possessed by surface vessels and the pendulum type of
motions are either inherently small or subject to being
submarines. Because the sub-surface craft of this inven
greatly minimized, can now approach for the first time
tion processes some of the characteristics of both types
the goal of the surface ship having zero motion in a sea
25 its statical stability also takes on some of the character
Way. This has obvious operational advantages.
istics of both types. The transverse statical stability of
The propulsive efficiency of the ship depends upon the
certain types of sub-surface craft whose islands are
propeller efliciency, and also upon the hull-controlled and
located on the center line of the underwater hull is almost
sea-controlled flow conditions under which the propel
entirely of the pendulum type. In each case the water
ler operates. Significant improvements to the ilow en
plane is very narrow transversely. The immersed and
vironment of the propeller are made by this invention. 30 emersed wedges of buoyancy as the vessel heels about the
These improvements relate to nearer approaches to steady
longitudinal axis, are so small in relation to the immersed
state ñow conditions in both smooth water and rough
volume, that these craft have a negligible transverse meta
seas. By placing the propeller 42 low at the same volume
centric stability. Thus, the center of gravity of such
of the bulk of the immersed volume, the effects of a rough
vessels must be so low as to be below the center of buoy
sea varying both velocity and direction. of the water flow
ancy thus forming a pendulum stability.
into the propellers is greatly minimized over that of the
The embodiment of FIGS. 16-20 however, has a con
conventional surface ship. Thus the propulsive efficiency
siderable metacentric component because the forward two
in rough water is maximized.
islands are spaced widely apart in a transverse direction.
In addition, the circular or near-circular hull shape in , As a result, the wedges of change in buoyancy while
a region forward of the propellers in this invention gives
heeling have a larger transverse moment arm, giving
a nearly circumferentially uniform flow distribution into
an appreciable metacentric stability. Because of this
the propellers. Thus, if each propeller blade element is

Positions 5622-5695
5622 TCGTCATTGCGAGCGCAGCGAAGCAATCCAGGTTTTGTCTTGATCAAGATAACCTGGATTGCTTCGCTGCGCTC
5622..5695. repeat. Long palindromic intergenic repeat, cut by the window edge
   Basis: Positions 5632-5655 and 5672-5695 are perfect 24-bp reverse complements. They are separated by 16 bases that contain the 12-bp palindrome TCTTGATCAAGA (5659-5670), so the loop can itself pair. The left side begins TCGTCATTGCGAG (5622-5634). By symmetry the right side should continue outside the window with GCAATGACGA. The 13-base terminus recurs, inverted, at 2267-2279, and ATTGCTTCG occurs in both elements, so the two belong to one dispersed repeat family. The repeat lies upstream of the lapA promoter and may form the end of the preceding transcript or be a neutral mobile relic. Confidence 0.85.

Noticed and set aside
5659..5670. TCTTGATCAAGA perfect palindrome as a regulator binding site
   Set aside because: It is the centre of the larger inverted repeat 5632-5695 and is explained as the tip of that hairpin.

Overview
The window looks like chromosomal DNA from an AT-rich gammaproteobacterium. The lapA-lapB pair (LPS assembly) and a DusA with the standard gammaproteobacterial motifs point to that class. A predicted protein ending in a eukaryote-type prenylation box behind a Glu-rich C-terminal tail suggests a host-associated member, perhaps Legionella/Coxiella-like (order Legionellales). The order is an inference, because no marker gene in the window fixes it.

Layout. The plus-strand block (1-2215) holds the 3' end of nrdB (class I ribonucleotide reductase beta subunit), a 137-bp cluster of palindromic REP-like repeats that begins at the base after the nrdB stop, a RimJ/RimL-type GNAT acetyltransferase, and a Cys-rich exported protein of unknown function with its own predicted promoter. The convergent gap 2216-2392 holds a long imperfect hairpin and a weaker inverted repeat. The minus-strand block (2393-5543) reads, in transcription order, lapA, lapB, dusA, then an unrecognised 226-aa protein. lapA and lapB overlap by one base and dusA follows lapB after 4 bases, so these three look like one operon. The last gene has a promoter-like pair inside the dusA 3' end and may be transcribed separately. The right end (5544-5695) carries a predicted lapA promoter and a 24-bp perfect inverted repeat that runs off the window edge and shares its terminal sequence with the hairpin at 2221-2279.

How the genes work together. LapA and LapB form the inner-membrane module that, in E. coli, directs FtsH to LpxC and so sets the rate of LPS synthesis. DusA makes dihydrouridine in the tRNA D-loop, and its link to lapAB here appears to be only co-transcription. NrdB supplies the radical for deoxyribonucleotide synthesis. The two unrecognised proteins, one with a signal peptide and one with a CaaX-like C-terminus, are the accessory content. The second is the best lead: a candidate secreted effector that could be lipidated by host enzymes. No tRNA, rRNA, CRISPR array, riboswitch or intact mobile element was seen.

feature, the center of gravity does not need .to be as low
adapted to the velocity and direction of flow it exper
as for craft of the preceding type in order to provide
iences at its particular radius, the fíow condition will
for an adequate transverse stability. Pendulum stability
remain nearly constant as the blade element sweeps
around its circumference. This flow condition contrasted
with the actual unsymmetrical flow condition of a con
ventional surface ship, produces increased propulsive ef
ñciency.
Pitching angles are limited and the draft of the forms
of this invention is so deep that slamming is eliminated.
Also the position of the centers of buoyancies of the re
serve buoyancy 45 and the immersed portion of the island
46 are placed forward of the center of buoyancy of the
body 47 for reasons of seaworthiness and pitching con
trol. A consequence of this relation of ehapes is dry
decks in a head sea.
Another more important result is
a positive type of pitching response to waves, that is,
when a wave crest is encountered, the bow goes up; if a
is Still present but is proportionately not as large as in
previous craft in making up the total transverse stability,
which is always the algebraic sum of the metacentric and
pendulum stability.
The longitudinal static stability of subsurface craft is
mostly of the metacentric type. The long slim shape of
waterplane whether it be of the single island or twin island
configuration, makes for a considerable wedge volume in
the act of pitching; that is, when the hull is rotated about
a transverse axis. For this reason metacentric stability is
predominant. A small amount of pendulum stability is
still present, however, because the center of gravity must
be low enough to satisfy the requirements for transverse
stability.
The embodiments showing variable draft ships vary
wave trough is encountered the bow goes down. This 60 their immersion to suit the speed, water depth, and wave
response prevents uncontrollable diving or leaping in a
conditions encountered. The shallower of the two drafts
sea-way. An uncontrollable diving condition has proven
is used when at low speeds, while entering harbor, and
to be an insuperable disadvantage in previous craft of
whenever accurate maneuvering needs to be done next
this type.
to a dock or pier. The deeper of the two drafts is used
ln the condition of slower speeds and following seas,
at high lspeeds on rough seas wherever a large depth of
which has proven to be the most uncontrollable in pre
water is available. Displacement changes from one depth
vious craft, the water particles in the wave crest travel
to another are accomplished vby the variable water ballast
in the same direction as the ship. For this reason, dy
tanks 68 and 69 shown in FIG. 2l. When these tanks are
namic forces for pitch and depth control such as stern